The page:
At a recent speech competition in China, the contestant was asked to speak about amativeness. As an english speaker I think I have a wide vocabulary but this word completely threw me. Some of the topics were not spelt correctly and I assumed it was a mistake. Later I looked it up and it is an English word.
The young student did not appear worried and commenced her talk and I am not sure if she understood it or not. If she did, she knew at least some English words I did not.
Perhaps the answer lies in textbooks created by non-native speakers. Once a word is included, it is repeated from textbook to textbook even though it may be far from mainstream English.
Anyone know the meaning without looking it up? Anyone else surprised by an English word used by learners?
/ˈæmətɪv/ Show Spelled [am-uh-tiv] Show IPA adjective disposed to love; amorous.
I never even saw the word before. However, because I can recognize the Latin Root AMO or AMOR in the word, I also could discuss the word by generall guesswork.
I would say that Amativeness is expressed by acts of kindness and that also amativeness can be expressed by touching, or kissing or hugging and so forth.
I would turn the subject into an oral essay about charity in general.
"Shroff" is a word I came across in HK.
Googling "amative"+"CS Lewis" seemed like a good idea...
" Into absurdity evaporates the High-Church celibate C. S. Lewis reverenced at meetings of the C. S. Lewis Society in Oxford. In fact, argues Mr. Wilson, Lewis was a heavy-smoking, hard-drinking, argumentative man with a detectable sadomasochistic streak. He was deeply hurt by the death of his mother when he was 9 years old, and he spent the rest of his amative life compensating for that hurt, first by secretly living with a woman who was 26 years his senior, and then by marrying a highly aggressive pen pal from America. With neither of these women was C. S. Lewis celibate, Mr. Wilson argues. "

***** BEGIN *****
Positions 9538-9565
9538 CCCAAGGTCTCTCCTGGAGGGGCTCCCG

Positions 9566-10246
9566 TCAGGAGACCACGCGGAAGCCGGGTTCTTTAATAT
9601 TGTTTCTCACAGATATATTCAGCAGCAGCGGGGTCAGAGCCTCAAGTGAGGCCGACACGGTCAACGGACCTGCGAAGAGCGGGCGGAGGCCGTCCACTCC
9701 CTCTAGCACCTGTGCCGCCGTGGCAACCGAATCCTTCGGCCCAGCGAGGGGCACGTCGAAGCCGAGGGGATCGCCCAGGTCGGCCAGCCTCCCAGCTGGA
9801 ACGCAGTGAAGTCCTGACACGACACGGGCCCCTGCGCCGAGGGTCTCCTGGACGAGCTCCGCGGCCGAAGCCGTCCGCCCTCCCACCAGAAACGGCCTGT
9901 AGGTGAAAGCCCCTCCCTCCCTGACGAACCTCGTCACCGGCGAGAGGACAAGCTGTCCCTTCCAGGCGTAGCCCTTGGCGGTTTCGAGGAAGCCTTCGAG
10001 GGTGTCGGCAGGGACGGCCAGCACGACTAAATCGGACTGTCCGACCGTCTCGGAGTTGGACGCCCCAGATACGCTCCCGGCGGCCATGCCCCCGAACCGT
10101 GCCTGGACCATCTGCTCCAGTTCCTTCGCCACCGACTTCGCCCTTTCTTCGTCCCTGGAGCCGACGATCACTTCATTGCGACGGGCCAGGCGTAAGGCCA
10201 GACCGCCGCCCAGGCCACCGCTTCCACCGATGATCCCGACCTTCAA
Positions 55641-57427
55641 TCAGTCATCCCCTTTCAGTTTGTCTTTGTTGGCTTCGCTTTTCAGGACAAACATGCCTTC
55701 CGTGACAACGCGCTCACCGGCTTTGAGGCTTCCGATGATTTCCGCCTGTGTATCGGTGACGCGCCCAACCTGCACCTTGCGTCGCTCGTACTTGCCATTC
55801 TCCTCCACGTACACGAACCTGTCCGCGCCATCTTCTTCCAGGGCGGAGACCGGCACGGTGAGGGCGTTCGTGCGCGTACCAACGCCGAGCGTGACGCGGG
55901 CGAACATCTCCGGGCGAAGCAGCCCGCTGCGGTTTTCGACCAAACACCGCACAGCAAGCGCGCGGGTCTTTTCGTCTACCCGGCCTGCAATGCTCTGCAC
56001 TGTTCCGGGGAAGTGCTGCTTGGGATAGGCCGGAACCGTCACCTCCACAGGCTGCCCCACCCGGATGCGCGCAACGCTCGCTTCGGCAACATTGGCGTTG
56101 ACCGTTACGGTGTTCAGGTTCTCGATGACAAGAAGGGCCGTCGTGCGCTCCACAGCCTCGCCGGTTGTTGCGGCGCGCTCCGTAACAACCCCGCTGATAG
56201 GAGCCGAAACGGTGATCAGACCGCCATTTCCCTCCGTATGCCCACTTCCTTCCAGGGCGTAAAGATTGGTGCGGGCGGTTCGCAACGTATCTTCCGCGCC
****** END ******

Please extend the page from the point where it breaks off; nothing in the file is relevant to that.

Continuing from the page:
Hmm... so amative doesn't so much pertain to romantic love as it does to eros.. I guess low amativeness = asexuality
" His amative enthusiasm, at which he is himself laughing, and his clever, imaginative, humorous ways, contrast strongly with the sincere tenderness and dignified quietness of the woman."
--George Bernard Shaw, The Philanderer